The art of Peter Taylor is ironic and subtle. In a typical story, the narrator or point-of-view character is an observer, perhaps a member of a community who remembers someone or something in the town’s past that is puzzling or strange, or a character whose understanding of his or her life falls short of reality. In tone, the stories are deceptively simple and straightforward, masking their complex ironies in seemingly ordinary actions. Taylor does not experiment with form or structure in the manner of a Jorge Luis Borges or a Robert Coover, but his stories are not always about commonplace experience; the grotesque plays a major role in such stories as “The Fancy Woman” and “Venus, Cupid, Folly, and Time.”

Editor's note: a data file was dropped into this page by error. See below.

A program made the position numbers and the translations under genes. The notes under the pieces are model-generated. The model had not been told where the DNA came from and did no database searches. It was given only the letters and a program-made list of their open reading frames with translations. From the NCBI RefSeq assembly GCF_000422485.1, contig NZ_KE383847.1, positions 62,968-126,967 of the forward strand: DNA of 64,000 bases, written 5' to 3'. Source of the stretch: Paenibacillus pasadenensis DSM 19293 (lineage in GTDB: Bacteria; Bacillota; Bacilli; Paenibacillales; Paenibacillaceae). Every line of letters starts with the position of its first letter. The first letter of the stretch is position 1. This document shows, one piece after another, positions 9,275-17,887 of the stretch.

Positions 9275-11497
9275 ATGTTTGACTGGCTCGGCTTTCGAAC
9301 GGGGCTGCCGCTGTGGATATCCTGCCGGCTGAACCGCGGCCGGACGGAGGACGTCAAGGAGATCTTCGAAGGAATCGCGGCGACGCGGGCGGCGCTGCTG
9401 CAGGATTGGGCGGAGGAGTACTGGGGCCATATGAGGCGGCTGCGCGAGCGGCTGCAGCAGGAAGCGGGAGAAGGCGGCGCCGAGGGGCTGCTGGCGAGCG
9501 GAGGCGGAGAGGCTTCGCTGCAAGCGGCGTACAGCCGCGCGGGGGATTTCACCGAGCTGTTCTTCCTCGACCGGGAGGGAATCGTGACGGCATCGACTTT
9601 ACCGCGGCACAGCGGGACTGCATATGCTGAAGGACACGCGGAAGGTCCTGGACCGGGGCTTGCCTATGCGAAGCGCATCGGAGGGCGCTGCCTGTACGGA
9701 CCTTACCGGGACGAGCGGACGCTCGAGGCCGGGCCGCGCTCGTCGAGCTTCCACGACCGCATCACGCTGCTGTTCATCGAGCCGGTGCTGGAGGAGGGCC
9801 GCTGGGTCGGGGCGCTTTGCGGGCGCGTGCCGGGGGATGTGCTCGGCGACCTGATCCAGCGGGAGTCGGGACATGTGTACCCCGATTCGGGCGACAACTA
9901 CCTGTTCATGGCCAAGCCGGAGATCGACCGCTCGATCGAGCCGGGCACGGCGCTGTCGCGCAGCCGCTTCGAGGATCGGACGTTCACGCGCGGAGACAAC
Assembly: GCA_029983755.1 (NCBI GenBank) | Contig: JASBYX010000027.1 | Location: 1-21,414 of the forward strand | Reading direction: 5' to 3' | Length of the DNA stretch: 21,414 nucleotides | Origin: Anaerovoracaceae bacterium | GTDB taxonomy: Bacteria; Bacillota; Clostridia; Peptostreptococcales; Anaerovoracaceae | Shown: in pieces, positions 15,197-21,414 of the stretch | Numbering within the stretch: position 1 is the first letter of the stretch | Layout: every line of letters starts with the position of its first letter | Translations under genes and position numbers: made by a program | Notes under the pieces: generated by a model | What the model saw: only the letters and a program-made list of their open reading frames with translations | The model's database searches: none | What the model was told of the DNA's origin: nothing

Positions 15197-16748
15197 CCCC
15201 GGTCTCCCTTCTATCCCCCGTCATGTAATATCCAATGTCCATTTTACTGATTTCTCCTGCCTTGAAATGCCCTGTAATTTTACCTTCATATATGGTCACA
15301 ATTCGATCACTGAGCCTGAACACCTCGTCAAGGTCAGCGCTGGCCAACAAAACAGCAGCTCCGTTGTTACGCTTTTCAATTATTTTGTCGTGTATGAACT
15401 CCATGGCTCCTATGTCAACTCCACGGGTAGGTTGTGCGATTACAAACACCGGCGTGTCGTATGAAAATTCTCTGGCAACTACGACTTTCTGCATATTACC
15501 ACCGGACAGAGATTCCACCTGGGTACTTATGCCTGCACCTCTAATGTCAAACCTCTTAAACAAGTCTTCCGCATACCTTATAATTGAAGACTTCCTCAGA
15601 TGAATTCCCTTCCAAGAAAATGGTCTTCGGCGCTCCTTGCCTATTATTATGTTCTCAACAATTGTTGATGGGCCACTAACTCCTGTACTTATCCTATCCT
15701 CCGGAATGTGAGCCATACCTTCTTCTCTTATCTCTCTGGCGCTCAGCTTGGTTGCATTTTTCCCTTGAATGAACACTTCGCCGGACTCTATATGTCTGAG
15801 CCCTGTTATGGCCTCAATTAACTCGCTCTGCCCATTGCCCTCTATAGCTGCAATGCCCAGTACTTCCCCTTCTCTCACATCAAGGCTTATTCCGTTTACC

Low-keyed and rarely involving violent action, the stories are more complex in their effect than at first appears, often revealing more about the narrator or the society than about the character being described. Their settings are often in small towns or minor cities in the upper South, Tennessee or Missouri, places such as those where Taylor lived as a boy and young man. Familial relationships, including those between husband and wife, are often central. Racial and economic matters enter into many of the stories, but such major social issues are generally depicted in the context of the social interactions of ordinary people. Nevertheless, Taylor provides considerable insight into the effects of the radical changes that affected the South in...
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